Title

Developing a Sense of Taste: An Investigation of Cell Renewal Rates in Lingual Taste Epithelium

Presenter

Julia Hart

Abstract

Head and neck cancer patients often lose their sense of taste after receiving radiation therapy. Understanding the physiological mechanisms of taste and smell has the potential to improve these patients’ sense of taste. Previously it was accepted that taste buds only lived for 10-14 days, however, here I present research that suggests otherwise. Transgenic mice were first generated to express fluorescent markers in taste buds. Mice were then sacrificed, their tongues were sectioned and these sections were immunostained for confocal microscopy. Confocal analysis revealed taste bud cells that survived for up to 14 weeks. These startling results help to provide insight into taste bud cell turnover rates in humans, and may also help to improve the quality of life of cancer patients.

Faculty Sponsor

Hilary Lease

Sponsor Department/Programs

Biology

Tracks

Cells and Sickness

Terms of Use

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Location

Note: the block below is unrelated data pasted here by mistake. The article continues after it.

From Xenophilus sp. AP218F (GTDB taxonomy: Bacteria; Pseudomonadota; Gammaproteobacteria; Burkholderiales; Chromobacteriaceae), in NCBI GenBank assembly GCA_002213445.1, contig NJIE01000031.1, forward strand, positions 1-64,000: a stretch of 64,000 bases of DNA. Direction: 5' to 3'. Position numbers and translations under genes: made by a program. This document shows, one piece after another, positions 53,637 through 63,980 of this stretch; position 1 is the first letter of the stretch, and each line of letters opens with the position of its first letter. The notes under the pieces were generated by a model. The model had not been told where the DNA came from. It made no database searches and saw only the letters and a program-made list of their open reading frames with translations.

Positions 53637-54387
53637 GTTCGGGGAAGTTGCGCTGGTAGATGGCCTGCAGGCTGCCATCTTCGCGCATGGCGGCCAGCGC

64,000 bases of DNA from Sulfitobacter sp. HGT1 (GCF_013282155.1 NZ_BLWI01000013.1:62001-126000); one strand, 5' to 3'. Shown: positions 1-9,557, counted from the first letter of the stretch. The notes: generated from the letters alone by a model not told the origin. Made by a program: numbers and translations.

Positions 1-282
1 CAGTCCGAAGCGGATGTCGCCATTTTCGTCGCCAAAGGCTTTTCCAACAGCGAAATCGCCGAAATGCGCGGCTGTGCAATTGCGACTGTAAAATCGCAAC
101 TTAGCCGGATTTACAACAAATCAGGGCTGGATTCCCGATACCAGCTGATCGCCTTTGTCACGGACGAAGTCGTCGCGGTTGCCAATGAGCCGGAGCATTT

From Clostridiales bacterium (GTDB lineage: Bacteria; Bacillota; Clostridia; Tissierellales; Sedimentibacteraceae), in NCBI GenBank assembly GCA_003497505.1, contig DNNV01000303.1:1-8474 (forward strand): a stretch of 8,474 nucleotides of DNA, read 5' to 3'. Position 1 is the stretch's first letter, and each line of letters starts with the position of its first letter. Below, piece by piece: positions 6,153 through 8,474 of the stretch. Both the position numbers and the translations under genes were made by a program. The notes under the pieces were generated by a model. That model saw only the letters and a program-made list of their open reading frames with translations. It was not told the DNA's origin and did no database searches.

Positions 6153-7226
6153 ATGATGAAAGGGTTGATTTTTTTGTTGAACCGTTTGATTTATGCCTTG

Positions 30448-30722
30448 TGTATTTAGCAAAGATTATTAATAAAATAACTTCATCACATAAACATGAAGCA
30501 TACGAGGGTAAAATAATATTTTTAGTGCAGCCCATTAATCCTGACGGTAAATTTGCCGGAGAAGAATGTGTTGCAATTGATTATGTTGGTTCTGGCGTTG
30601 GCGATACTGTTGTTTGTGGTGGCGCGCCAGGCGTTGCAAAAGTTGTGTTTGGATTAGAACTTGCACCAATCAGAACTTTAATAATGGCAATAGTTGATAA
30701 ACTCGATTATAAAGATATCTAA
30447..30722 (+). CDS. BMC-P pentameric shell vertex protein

Science 100

Presentation Type

Oral Presentation

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Developing a Sense of Taste: An Investigation of Cell Renewal Rates in Lingual Taste Epithelium

Science 100

Head and neck cancer patients often lose their sense of taste after receiving radiation therapy. Understanding the physiological mechanisms of taste and smell has the potential to improve these patients’ sense of taste. Previously it was accepted that taste buds only lived for 10-14 days, however, here I present research that suggests otherwise. Transgenic mice were first generated to express fluorescent markers in taste buds. Mice were then sacrificed, their tongues were sectioned and these sections were immunostained for confocal microscopy. Confocal analysis revealed taste bud cells that survived for up to 14 weeks. These startling results help to provide insight into taste bud cell turnover rates in humans, and may also help to improve the quality of life of cancer patients.

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